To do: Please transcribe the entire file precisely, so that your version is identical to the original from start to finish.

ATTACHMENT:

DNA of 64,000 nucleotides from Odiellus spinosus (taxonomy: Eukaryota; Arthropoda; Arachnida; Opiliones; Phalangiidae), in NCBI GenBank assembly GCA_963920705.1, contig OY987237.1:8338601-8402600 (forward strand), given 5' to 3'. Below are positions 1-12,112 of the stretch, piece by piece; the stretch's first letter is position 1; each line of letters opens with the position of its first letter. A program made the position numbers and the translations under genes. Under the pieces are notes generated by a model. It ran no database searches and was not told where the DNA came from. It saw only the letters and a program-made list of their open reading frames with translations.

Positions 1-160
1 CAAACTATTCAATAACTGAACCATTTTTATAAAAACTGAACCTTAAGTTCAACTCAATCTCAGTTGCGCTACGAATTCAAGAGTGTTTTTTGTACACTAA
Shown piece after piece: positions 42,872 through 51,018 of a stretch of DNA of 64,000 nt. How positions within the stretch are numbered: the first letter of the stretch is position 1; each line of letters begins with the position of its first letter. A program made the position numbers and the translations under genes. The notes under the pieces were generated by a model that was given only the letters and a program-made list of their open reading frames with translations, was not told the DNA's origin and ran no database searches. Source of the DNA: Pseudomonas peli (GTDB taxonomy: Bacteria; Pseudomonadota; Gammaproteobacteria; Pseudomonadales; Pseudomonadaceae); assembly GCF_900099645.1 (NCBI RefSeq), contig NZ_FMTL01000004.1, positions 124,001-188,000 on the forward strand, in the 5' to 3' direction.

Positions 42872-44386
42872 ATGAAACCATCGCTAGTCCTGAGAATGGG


DNA of 64,000 nucleotides from Odiellus spinosus (taxonomy: Eukaryota; Arthropoda; Arachnida; Opiliones; Phalangiidae), in NCBI GenBank assembly GCA_963920705.1, contig OY987237.1:8338601-8402600 (forward strand), given 5' to 3'. Below are positions 1-12,112 of the stretch, piece by piece; the stretch's first letter is position 1; each line of letters opens with the position of its first letter. A program made the position numbers and the translations under genes. Under the pieces are notes generated by a model. It ran no database searches and was not told where the DNA came from. It saw only the letters and a program-made list of their open reading frames with translations.

Positions 1-160
1 CAAACTATTCAATAACTGAACCATTTTTATAAAAACTGAACCTTAAGTTCAACTCAATCTCAGTTGCGCTACGAATTCAAGAGTGTTTTTTGTACACTAA
Shown piece after piece: positions 42,872 through 51,018 of a stretch of DNA of 64,000 nt. How positions within the stretch are numbered: the first letter of the stretch is position 1; each line of letters begins with the position of its first letter. A program made the position numbers and the translations under genes. The notes under the pieces were generated by a model that was given only the letters and a program-made list of their open reading frames with translations, was not told the DNA's origin and ran no database searches. Source of the DNA: Pseudomonas peli (GTDB taxonomy: Bacteria; Pseudomonadota; Gammaproteobacteria; Pseudomonadales; Pseudomonadaceae); assembly GCF_900099645.1 (NCBI RefSeq), contig NZ_FMTL01000004.1, positions 124,001-188,000 on the forward strand, in the 5' to 3' direction.

Positions 42872-44386
42872 ATGAAACCATCGCTAGTCCTGAGAATGGG